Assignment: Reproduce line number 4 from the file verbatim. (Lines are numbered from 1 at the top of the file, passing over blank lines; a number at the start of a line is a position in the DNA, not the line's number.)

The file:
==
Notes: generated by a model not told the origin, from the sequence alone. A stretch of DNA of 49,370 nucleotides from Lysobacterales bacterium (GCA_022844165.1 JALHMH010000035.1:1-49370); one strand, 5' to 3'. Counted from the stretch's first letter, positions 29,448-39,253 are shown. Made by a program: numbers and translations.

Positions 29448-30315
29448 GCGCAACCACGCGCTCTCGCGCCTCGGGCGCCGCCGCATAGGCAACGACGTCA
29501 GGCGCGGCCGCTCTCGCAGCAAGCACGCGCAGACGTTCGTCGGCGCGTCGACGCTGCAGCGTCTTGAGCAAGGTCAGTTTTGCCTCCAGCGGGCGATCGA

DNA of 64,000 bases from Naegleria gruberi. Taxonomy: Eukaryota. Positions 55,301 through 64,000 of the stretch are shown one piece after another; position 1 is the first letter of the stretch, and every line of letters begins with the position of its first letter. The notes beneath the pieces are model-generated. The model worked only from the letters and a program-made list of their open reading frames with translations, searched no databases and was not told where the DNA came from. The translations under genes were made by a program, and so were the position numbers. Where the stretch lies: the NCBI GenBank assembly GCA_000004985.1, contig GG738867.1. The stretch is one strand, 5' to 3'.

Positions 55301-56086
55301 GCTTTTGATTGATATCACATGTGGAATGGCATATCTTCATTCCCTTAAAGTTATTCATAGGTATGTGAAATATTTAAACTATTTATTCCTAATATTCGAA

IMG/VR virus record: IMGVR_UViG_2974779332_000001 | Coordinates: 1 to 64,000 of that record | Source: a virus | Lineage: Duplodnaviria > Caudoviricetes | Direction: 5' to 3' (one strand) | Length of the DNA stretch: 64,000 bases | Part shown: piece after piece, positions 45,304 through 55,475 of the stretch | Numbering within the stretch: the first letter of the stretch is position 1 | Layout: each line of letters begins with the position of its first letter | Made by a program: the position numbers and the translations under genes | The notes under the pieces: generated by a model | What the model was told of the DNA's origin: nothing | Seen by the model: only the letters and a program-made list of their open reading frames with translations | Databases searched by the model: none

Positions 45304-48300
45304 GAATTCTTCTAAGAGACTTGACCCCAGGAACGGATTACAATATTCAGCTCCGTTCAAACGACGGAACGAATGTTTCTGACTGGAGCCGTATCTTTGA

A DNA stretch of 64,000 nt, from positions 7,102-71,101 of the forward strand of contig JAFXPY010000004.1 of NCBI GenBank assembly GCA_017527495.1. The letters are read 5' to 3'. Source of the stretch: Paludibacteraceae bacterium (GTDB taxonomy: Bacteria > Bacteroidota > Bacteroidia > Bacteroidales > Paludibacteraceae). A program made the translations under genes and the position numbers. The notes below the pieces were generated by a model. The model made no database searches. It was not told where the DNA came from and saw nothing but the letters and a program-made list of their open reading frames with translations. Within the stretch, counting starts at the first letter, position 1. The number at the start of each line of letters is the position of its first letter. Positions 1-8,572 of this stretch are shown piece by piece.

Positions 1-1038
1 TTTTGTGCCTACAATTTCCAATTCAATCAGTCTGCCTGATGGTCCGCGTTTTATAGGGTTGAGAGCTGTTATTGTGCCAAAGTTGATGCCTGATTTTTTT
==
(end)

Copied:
29501 GGCGCGGCCGCTCTCGCAGCAAGCACGCGCAGACGTTCGTCGGCGCGTCGACGCTGCAGCGTCTTGAGCAAGGTCAGTTTTGCCTCCAGCGGGCGATCGA